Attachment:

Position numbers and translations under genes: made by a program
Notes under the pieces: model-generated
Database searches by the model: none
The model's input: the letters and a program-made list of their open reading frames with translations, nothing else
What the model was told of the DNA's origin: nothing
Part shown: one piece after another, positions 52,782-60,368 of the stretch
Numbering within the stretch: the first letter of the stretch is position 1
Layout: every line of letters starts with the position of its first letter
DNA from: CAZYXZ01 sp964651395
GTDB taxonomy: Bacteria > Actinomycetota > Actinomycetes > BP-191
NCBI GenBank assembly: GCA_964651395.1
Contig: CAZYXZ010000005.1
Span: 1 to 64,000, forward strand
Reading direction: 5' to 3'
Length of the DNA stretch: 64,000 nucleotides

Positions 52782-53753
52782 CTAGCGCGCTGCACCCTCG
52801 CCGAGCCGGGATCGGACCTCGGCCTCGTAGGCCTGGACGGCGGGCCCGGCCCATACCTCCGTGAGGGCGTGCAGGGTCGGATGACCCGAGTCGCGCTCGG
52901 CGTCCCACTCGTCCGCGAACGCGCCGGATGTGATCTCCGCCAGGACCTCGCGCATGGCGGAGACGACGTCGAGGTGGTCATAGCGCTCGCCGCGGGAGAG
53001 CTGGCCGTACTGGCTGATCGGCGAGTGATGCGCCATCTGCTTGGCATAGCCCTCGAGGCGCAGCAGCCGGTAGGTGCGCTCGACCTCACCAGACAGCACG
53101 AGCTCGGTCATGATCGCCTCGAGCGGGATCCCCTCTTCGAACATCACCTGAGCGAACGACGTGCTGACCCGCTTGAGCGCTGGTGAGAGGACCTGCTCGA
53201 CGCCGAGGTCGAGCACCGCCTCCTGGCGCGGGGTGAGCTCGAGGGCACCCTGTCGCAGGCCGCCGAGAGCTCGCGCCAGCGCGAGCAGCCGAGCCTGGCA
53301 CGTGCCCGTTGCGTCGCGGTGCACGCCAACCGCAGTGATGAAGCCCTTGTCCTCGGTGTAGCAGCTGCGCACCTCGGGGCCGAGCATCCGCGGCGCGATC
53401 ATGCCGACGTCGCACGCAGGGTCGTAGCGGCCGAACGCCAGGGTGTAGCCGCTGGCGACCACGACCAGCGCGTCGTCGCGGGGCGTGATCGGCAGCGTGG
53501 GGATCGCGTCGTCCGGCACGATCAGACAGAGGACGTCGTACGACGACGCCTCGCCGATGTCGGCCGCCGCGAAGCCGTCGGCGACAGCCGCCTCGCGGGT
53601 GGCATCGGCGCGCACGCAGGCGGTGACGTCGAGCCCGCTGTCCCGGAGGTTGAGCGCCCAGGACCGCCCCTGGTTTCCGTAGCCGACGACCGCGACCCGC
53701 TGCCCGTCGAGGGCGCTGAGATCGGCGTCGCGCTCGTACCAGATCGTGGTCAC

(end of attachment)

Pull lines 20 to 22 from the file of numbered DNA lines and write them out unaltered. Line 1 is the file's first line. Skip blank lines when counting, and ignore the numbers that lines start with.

53001 CTGGCCGTACTGGCTGATCGGCGAGTGATGCGCCATCTGCTTGGCATAGCCCTCGAGGCGCAGCAGCCGGTAGGTGCGCTCGACCTCACCAGACAGCACG
53101 AGCTCGGTCATGATCGCCTCGAGCGGGATCCCCTCTTCGAACATCACCTGAGCGAACGACGTGCTGACCCGCTTGAGCGCTGGTGAGAGGACCTGCTCGA
53201 CGCCGAGGTCGAGCACCGCCTCCTGGCGCGGGGTGAGCTCGAGGGCACCCTGTCGCAGGCCGCCGAGAGCTCGCGCCAGCGCGAGCAGCCGAGCCTGGCA